Once again Turkey is yanking our chain! Once again they have us, the hounds, chasing the plastic rabbit in a dog race—this time, in the form of a church in Akhtamar.
Turkey, in a shrewd move, has allowed an Armenian pilgrimage to the ancient monastery to celebrate the Divine Liturgy. The centuries-old Sourp Khatch Church built on the island of Akhtamar in Lake Van was ransacked by the Turks, and yes also by some Kurds. It was a deliberate decision made to erase any trace of an Armenian presence in what is now Turkey. This was not the only one; some 2,200 like it have been demolished or converted to barns, mosques, or storage facilities.
Once again, with their acts, the Turks have succeeded in dividing us, this time into three: those who are anxious to go for the pilgrimage, those who are not, and those who don’t give a damn about it or the controversy it has generated.
Proponents of the project think that by going to Akhtamar they will lay claim to its deed, and once again Akhtamar will come home to Mother Armenia. Some feel God will hear them better this time around, when previously in Akhtamar, Van, and other parts of Western Armenia he was oblivious to their prayers. At the time, God, church, and religion did nothing to help. Guns did. Vanetsis blazing guns did away with some 700 voracious Kurds in Khanasor and allowed them to live securely in their homes until later, when Russia sold them down the pike.
What difference does it make if one prays at Akhtamar’s Sourp Khatch Church or within the confines of one’s home? God can hear if he chooses to.
With this Akhtamar joke, the Turks have kept us busy analyzing their intents: Why did they do it? Why now? Everyone has his—or sometimes another’s—theory and interpretation to propel and vie for. They give it legs to stand on, until the fiasco is out of their system; then they wait for the next plastic rabbit to be thrown into the race.
The most common explanation is that Turkey is attempting to divert attention from its ills and manipulate public opinion, especially that in Europe, which had mandated, with the Lausanne Treaty of 1923, the preservation of some minority rights, specifically that of the Armenians and Greeks, who are still protected Turkish citizens with privileges of speaking and teaching their language and holding church services. Kurds, Assyrians, and other ethnic minorities are just citizens; the Christians among them have no right to worship their God in public, and all of them have no right to speak or teach their mother tongue.
Others claim that the church has been converted into a museum, and this Turkish decision is to promote tourism. My friend Ramzi Kartal, the exiled Kurdish representative in the Turkish Parliament from Van, whose district includes Akhtamar, told me that after the initial destructive operations, he and the Kurds of Van protected the monastery of Akhtamar and prevented further ransacking of the holy site. Regardless, the church has an unstable dome and no cross adorning it.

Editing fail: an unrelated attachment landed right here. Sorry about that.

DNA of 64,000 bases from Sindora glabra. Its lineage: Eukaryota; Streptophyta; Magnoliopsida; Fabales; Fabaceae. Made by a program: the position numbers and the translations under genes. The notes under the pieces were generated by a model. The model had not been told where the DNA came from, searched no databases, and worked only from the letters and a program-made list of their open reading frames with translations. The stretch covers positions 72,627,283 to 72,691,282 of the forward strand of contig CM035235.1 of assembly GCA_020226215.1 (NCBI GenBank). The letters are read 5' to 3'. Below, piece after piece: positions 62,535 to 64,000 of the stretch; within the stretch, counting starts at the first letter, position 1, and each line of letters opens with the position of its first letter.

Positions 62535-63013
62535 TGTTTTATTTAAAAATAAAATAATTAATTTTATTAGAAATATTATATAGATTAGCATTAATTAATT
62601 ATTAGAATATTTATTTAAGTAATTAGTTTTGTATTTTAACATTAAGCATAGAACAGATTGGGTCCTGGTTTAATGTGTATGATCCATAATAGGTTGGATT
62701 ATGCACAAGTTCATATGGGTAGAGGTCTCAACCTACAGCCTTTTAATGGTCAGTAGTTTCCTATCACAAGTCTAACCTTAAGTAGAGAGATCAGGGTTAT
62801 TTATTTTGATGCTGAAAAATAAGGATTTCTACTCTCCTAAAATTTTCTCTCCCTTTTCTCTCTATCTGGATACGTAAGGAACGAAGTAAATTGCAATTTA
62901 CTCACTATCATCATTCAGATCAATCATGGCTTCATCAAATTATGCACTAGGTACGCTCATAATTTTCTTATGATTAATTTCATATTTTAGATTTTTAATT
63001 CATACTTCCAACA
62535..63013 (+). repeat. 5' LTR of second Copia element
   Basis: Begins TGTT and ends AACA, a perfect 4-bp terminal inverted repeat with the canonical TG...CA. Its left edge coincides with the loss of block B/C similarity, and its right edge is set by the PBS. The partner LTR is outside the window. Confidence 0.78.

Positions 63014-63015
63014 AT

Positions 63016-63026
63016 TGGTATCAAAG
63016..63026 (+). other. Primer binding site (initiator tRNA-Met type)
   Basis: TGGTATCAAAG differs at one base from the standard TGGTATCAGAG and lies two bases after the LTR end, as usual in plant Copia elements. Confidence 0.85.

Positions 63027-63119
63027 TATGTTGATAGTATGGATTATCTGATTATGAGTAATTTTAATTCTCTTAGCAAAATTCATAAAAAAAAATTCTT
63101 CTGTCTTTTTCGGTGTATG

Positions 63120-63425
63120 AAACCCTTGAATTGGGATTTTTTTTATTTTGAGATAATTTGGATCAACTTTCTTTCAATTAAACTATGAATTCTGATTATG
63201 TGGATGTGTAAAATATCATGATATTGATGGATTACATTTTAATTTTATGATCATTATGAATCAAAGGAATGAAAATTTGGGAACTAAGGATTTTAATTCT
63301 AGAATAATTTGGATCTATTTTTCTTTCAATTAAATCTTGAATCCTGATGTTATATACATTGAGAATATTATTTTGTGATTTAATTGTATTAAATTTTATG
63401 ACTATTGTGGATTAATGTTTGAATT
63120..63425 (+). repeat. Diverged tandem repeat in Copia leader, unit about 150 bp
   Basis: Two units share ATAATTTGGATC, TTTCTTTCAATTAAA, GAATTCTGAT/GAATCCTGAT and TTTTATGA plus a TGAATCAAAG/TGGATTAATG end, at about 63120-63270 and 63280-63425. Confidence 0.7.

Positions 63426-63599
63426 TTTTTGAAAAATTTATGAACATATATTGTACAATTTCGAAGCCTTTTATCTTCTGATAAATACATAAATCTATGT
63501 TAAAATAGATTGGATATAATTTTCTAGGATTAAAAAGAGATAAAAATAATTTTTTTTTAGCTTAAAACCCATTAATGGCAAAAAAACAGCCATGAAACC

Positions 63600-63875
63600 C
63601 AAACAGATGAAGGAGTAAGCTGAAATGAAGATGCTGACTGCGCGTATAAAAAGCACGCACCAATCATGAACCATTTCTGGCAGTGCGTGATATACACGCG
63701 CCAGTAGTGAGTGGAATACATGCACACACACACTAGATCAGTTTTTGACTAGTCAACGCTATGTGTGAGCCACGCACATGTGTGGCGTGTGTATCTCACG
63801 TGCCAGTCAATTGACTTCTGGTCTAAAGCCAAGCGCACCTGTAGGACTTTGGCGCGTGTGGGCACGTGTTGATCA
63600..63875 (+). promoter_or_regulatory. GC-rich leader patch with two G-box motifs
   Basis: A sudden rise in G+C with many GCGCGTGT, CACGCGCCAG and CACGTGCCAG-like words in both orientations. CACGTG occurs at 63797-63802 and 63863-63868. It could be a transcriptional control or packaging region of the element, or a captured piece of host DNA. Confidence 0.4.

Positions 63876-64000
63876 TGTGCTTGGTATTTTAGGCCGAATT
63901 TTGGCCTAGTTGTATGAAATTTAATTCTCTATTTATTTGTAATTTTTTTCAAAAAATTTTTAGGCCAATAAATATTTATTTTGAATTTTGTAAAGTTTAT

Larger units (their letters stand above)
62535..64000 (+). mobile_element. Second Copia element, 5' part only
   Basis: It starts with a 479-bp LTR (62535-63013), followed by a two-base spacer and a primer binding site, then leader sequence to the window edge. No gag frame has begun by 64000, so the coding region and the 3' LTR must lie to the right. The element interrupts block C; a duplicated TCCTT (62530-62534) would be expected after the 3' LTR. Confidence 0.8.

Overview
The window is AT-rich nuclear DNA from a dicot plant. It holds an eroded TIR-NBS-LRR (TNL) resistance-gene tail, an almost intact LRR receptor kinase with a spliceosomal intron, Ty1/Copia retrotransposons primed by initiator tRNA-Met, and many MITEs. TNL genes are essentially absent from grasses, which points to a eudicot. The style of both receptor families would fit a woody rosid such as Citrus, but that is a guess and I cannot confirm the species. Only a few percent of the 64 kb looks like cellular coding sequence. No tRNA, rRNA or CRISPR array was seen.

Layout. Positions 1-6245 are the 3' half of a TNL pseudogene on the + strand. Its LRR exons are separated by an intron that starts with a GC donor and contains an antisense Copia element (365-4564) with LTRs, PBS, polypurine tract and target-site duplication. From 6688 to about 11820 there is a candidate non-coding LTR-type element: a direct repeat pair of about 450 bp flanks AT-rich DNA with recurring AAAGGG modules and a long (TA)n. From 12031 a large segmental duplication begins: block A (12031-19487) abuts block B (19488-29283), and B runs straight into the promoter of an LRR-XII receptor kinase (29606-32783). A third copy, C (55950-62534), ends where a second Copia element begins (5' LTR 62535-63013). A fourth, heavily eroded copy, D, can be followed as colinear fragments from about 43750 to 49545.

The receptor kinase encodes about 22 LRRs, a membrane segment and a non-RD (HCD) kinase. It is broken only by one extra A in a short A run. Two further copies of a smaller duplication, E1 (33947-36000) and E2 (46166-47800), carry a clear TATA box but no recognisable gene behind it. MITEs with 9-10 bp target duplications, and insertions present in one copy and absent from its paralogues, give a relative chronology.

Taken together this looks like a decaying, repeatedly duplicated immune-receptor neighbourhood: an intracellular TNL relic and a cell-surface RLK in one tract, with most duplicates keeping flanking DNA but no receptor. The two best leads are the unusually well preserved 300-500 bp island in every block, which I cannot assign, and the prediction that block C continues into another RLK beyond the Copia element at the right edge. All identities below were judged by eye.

I watched on TV the patriarch of Istanbul addressing this issue. He said that through his efforts, the government has promised to allow the placement of a 200-pound cross, which he had readied for the occasion of the Mass, but that the government has ruled it can only be erected after the Divine Liturgy is celebrated. He also said, “If the government turns over the deed of Sourp Khatch over to me, I would not be able to accept it because of lack of funds. I will not be able to man it because my entire clergy, including me, number only 27. The Istanbul community numbers 70,000; there are 700,000 Armenians living in Turkey who are afraid to disclose their ethnic identity. I know them, and I will not be able to serve them. But for the wealthy Armenians of Istanbul, we cannot meet the expenses of what we have here in Istanbul.”
Armenians are suckers! Naiveté has been our national trademark throughout centuries, and the 21st is no different. We are chasing an artificial issue like pilgrimage to a church rather than being concerned about the 700,000 Armenians who are afraid to call themselves Armenian. This huge asset is rotting, and we are sitting here doing nothing other than arguing about a church. We are ignoring their call, we are ignoring our call, and the nation’s call for claiming our land. We are chasing a plastic rabbit created by Turkey and ignoring the larger cause outlined by the Sevres Treaty, which defines Western Armenia. We are oblivious to the impact of implementing Sevres on Karabagh. We are oblivious to the effect the Sevres may have on furthering our alliance with the Kurds, who are struggling for their identity and their rights. We are oblivious to the fact that Kurds are our partners in destiny; they have their rights, and we have ours, in a piece of real estate that we have inherited throughout millennia from our forefathers.
We are slow in strengthening our alliance with the Kurds in Turkey or Europe. A visit to Iraqi Kurdistan by two representatives of the ARF as participants in the Socialist International was an exercise in futility—they were in the wrong church and the wrong pew. More on that on another occasion!
Our leadership has the obligation to find the right church and the right pew, and to stop chasing a plastic rabbit, be it the Akhtamar church—with or without its cross—or some other ludicrous issue.